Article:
If Reaganism as a political program is dead, then politically active religious conservatives must think about what new political coalition they might join with a view to defending their core principles and otherwise promoting the common good. Continue Reading »
The Republicans are reliving the Democratic Party's nightmares. The cancelled Donald Trump event of Friday March 11 seemed to presage 1968-style disruptions at political events, but 1968 might not be the right analogy. As the party of tired myth and exhausted agenda, the Republicans of 2016 most . . . . Continue Reading »
Social media tend to magnify the expansive self, encouraging participants to stake out a virtual identity within the ethereal territory of the world wide web: “This is who I am, like it or not!” “My political beliefs are part of my identity; to call them into question is to call my very identity into question.” Continue Reading »
We’re in a clarifying moment. Since Super Tuesday and Trump’s successes in a number of states, the Republican Party establishment is mounting an all-out effort to discredit him and to prevent him from becoming the GOP nominee. If these efforts succeed, something like the standard politics of the . . . . Continue Reading »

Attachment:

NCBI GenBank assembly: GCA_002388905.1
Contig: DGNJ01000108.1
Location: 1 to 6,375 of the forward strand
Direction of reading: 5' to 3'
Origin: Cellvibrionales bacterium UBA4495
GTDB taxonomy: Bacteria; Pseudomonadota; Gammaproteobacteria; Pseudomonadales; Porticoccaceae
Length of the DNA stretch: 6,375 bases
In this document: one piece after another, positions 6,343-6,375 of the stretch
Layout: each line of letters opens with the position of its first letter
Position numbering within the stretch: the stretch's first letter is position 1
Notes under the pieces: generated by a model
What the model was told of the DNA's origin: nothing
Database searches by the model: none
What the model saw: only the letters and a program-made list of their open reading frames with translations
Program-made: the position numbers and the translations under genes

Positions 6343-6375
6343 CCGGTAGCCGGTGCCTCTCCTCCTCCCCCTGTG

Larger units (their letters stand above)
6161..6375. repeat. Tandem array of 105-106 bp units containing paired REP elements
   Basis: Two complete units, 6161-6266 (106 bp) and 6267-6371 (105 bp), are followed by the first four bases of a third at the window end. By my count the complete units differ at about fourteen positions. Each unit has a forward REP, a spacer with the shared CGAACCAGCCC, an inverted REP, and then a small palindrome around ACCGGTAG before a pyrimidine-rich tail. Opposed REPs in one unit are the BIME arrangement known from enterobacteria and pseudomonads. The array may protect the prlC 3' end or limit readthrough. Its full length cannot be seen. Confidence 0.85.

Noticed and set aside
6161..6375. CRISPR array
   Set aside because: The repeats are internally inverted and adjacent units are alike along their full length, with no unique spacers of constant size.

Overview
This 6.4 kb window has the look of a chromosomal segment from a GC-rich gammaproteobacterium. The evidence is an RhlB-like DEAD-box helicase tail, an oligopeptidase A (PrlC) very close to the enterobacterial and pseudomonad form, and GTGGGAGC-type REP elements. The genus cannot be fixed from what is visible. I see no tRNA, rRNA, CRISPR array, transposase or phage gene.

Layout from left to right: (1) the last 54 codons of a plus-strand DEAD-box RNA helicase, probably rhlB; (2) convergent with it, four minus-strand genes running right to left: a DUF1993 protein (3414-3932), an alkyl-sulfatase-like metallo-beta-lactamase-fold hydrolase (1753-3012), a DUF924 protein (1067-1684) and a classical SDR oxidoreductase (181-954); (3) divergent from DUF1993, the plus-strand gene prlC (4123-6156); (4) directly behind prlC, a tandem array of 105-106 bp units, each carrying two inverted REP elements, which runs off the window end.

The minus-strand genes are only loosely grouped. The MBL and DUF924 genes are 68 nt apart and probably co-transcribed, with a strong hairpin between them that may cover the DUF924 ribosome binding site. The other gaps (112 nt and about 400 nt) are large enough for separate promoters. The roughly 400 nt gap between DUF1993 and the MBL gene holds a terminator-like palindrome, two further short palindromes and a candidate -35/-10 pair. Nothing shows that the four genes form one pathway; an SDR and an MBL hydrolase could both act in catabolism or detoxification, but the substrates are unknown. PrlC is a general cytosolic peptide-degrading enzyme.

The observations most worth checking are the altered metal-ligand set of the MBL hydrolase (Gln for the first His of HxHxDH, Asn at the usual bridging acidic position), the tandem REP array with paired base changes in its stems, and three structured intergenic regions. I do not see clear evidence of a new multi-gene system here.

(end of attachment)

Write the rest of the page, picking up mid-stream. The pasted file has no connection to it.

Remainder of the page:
The Republican establishment has swung into DEFCON I, maximum force alert. Last month I contributed to a widely publicized symposium at National Review. Our hope was to stop his rise. The liberal establishment is, if anything, even more agitated. Trump transgresses the rules of political engagement, to say nothing of political correctness. A stream-of-consciousness, reality TV show insult machine leads the race for the Republican Party nomination. How did we come to this point?
Last week I contributed to the National Review symposium, “Conservatives Against Trump.” I was happy to do so. Donald Trump manifests the post-political mentality of our time, encouraging the idea that our problems boil down to stupid, weak, corrupt people being in charge, and that all we need . . . . Continue Reading »
South Carolina Governor Nikki Haley has been both praised and criticized for her condemnation of the “angriest voices” in our politics. Most observers recognized that Haley was referring to Donald Trump, and it was noteworthy that the most notable section of her response to Obama's state of the . . . . Continue Reading »
Donald Trump's fiercest critics have hoped that his outlandish statements will eventually undo him. Their mistake is that Trump is a creation of America's (and the Republican Party's) political elites. The Trump phenomenon exists because Republican elites scorned large segments of their own . . . . Continue Reading »